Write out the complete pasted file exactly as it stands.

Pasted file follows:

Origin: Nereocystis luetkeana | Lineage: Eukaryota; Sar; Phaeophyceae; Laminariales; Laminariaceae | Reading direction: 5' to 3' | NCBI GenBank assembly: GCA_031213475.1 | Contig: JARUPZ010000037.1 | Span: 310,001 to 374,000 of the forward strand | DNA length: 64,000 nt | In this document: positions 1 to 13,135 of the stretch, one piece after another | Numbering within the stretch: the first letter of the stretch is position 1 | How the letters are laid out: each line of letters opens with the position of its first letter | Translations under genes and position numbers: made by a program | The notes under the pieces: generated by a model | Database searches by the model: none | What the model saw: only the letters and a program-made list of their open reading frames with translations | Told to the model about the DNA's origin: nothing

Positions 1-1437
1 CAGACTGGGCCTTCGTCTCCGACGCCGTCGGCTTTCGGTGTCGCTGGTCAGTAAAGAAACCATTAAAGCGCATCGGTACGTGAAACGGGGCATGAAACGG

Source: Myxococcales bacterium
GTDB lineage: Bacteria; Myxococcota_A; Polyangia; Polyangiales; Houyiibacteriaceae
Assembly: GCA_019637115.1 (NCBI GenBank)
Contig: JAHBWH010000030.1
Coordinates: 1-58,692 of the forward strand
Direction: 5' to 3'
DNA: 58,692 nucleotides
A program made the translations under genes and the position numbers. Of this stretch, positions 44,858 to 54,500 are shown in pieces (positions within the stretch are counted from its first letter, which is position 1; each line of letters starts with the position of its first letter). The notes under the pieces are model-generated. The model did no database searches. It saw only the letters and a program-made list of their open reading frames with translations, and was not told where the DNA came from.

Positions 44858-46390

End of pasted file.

Origin: Nereocystis luetkeana | Lineage: Eukaryota; Sar; Phaeophyceae; Laminariales; Laminariaceae | Reading direction: 5' to 3' | NCBI GenBank assembly: GCA_031213475.1 | Contig: JARUPZ010000037.1 | Span: 310,001 to 374,000 of the forward strand | DNA length: 64,000 nt | In this document: positions 1 to 13,135 of the stretch, one piece after another | Numbering within the stretch: the first letter of the stretch is position 1 | How the letters are laid out: each line of letters opens with the position of its first letter | Translations under genes and position numbers: made by a program | The notes under the pieces: generated by a model | Database searches by the model: none | What the model saw: only the letters and a program-made list of their open reading frames with translations | Told to the model about the DNA's origin: nothing

Positions 1-1437
1 CAGACTGGGCCTTCGTCTCCGACGCCGTCGGCTTTCGGTGTCGCTGGTCAGTAAAGAAACCATTAAAGCGCATCGGTACGTGAAACGGGGCATGAAACGG

Source: Myxococcales bacterium
GTDB lineage: Bacteria; Myxococcota_A; Polyangia; Polyangiales; Houyiibacteriaceae
Assembly: GCA_019637115.1 (NCBI GenBank)
Contig: JAHBWH010000030.1
Coordinates: 1-58,692 of the forward strand
Direction: 5' to 3'
DNA: 58,692 nucleotides
A program made the translations under genes and the position numbers. Of this stretch, positions 44,858 to 54,500 are shown in pieces (positions within the stretch are counted from its first letter, which is position 1; each line of letters starts with the position of its first letter). The notes under the pieces are model-generated. The model did no database searches. It saw only the letters and a program-made list of their open reading frames with translations, and was not told where the DNA came from.

Positions 44858-46390